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Oct 30, 2015 | Tali Folkins

Canadian church's 'red tape challenge' raises funds for Syrian refugees

A London, Ontario church is raising money for Syrian refugees at lightning speed—thanks, at least partly, to a very Canadian household material.

 

As of October 15, St. Aidan’s Anglican Church had raised roughly $35,000 for refugee sponsorship since the beginning of its “Red Tape Challenge” this fall. The appeal asks participants, after making their donations, to tear a piece of red duct tape and attach it to their vehicles, rural mailbox or other prominent place.

 

The point of the tape, says John Davidson, the St. Aidan’s parishioner who came up with the idea, is to pressure the federal government to reduce barriers to refugees in Canada – “to show Ottawa that yes, you can cut through red tape if want to get the job done.”

 

The rector of St. Aidan’s, the Rev. Canon Kevin George, says the appeal began after a sermon he preached the Sunday after the first publication of the photo of three-year-old Alan Kurdi’s lifeless body on a Turkish beach.

 

“I preached that Sunday from James 2 about how we’re called to be a people who don’t just speak about faith but who act upon those things, particularly with respect to how James says that mercy triumphs over judgment,” George says.

 

Immediately after the service, Davidson approached him with the “red tape” concept. “He walked up to me and said, ‘I think I have an idea’,” George says.

 

Davidson is an accomplished fundraiser. In the mid-1990s, he pushed his son Jesse – afflicted with Duchenne muscular dystrophy – across Ontario, then walked across Canada to raise money to fight the disease. Davidson then founded a charity, Jesse’s Journey, which has since raised more than $20 million.

 

“People tend to listen” to Davidson when he stands up and makes a plea to raise money for a cause, George says.

 

Parishioners were already feeling very moved by the photo of little Alan, and a flurry of fundraising ensued on the spot. They raised $17,000 by the end of coffee hour that day.

 

“I’ve been doing priestly ministry for 20 years and I can’t remember ever doing anything where people responded so quickly with so much.”

 

By the following Tuesday, Davidson had made a “Red Tape Challenge” Facebook page with a short video. A week later, the appeal had raised $30,000.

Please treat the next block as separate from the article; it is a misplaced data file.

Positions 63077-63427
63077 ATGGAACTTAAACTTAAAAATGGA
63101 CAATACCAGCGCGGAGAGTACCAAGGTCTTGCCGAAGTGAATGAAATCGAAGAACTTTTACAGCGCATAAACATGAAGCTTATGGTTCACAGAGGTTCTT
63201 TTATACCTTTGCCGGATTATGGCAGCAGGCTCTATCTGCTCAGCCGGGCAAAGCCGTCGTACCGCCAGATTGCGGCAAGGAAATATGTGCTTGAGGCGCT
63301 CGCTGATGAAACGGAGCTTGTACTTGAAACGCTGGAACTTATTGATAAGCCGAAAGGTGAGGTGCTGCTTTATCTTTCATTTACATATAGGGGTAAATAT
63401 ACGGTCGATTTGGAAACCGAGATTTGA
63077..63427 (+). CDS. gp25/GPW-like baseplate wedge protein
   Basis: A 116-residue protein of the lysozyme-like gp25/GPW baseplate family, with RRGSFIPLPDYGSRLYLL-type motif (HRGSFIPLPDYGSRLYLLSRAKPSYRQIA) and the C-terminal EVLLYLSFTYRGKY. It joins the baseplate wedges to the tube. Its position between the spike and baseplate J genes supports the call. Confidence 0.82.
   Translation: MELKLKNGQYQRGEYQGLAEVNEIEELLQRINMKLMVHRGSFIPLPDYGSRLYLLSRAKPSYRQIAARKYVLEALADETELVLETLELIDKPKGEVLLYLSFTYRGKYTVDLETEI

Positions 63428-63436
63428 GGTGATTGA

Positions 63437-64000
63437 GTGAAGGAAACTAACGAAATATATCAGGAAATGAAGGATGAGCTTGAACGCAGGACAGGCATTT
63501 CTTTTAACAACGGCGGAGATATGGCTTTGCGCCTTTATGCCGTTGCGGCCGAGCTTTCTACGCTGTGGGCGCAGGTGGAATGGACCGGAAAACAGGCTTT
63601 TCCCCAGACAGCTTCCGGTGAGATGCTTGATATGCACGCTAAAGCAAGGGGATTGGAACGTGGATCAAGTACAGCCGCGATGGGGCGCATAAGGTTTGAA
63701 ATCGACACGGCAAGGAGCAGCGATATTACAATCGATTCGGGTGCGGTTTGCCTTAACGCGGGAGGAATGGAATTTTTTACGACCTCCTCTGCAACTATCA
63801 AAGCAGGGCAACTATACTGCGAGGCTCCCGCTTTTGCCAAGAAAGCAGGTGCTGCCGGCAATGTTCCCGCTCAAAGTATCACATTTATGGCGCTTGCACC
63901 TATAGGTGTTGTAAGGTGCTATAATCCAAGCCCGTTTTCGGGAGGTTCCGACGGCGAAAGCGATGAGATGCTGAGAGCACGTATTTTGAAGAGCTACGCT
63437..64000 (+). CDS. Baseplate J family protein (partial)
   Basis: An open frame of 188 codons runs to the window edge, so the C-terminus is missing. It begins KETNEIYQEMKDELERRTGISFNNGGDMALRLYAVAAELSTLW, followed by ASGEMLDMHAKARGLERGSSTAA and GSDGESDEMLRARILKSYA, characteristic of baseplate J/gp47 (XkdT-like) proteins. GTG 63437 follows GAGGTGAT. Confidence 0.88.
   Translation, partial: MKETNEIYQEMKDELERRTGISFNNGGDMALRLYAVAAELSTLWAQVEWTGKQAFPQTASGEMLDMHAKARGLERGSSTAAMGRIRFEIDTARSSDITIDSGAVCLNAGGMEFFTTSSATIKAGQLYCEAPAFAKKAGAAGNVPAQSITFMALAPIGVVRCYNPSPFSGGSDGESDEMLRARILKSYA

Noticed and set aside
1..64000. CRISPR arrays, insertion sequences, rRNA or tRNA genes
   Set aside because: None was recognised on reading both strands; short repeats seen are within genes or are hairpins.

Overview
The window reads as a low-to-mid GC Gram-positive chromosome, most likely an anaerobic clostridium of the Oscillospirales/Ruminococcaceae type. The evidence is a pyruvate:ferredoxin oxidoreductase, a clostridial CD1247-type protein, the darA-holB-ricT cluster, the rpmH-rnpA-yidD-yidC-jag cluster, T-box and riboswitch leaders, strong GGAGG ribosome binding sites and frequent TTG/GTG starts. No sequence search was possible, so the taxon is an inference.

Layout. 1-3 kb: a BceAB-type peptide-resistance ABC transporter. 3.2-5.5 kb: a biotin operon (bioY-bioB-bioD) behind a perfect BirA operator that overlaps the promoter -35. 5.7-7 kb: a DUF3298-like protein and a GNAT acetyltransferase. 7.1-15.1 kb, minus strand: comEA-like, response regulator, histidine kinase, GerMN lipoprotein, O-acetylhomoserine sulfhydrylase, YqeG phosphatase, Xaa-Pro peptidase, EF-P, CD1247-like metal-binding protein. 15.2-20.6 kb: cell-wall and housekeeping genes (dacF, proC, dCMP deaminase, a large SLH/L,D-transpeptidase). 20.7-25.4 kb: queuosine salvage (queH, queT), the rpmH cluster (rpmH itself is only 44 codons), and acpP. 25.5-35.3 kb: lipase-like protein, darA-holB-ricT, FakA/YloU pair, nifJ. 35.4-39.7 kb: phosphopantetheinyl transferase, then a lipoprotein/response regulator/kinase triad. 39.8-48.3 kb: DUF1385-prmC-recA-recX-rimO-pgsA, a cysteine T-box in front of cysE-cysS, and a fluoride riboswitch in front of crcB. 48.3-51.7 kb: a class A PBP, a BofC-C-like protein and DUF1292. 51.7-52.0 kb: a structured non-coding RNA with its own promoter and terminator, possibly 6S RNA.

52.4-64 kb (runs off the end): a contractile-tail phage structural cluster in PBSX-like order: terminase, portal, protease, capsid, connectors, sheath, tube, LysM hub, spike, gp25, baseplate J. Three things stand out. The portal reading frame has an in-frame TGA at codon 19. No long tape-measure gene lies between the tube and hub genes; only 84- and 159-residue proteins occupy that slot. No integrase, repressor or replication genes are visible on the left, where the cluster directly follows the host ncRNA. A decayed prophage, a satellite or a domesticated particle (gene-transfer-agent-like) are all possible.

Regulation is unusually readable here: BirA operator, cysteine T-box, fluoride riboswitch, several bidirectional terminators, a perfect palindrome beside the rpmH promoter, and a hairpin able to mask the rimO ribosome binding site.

“We had people in our neighborhood who don’t belong to our church take the challenge,” George says. One of these people donated $5,000; George let his congregation know about the donation, and said he hoped someone in the parish would match it—which they did.

 

Initially planning to sponsor one family, the parish has begun paperwork to help resettle two families, George said.

 

Taking part in the challenge is easy, Davidson says, because so many places of worship are trying to raise funds for refugees. Donors can simply slip their donation, enclosed in an envelope, into a church mail slot.

 

“There are more churches than Tim Hortons [donut shops] and they’ve got better parking,” he says. “So stick it in there, just write the name of the church—for me, I was making mine to St. Aidan’s, and I wrote ‘St. Aidan’s Church—refugee fund.’ They’ll know what to do with it.”

 

Davidson says he hopes the challenge, in addition to raising money, will help encourage Ottawa to speed up the resettlement of refugees, so that many more can be allowed into Canada.

 

“I’m all for a bit of scrutiny to find out who you’re getting,” he says. “I just thought, ‘Wow we’ve got to do better than that.’”

 

George says he and other organizers are heartened by Immigration Minister Chris Alexander’s announcement in September of plans to, in his own words, “cut red tape” and speed up the processing of refugees. Ottawa will undertake new measures that will allow 10,000 Syrian refugees to be admitted by September 2016, instead of the federal government’s promise in January of doing so within three years, Alexander says.

 

But organizers think much more can still be done, George says. He points to a recent call on Ottawa by retired general Rick Hillier to bring in 50,000 refugees over the next three months—a number that is really not as large as it may seem, George says, given Canada’s size.

 

“Fifty thousand represents just a little more than what we would put in a Blue Jays game—right across the nation,” he says.

 

George and Davidson say they hope the Red Tape Challenge will be picked up by other faith leaders in the London area, or even nationwide.

 

“Wouldn’t it be great if every church in this country was ready and able to raise that kind of money and say, ‘we’re standing by, send us people who need the help and we’ll help them?,” Davidson says. “And I think you’ll find a few years down the road these people are great contributors to the country.”

 

First printed online by Anglican Journal and reprinted here with permission. Read more at Anglicanjournal.com.

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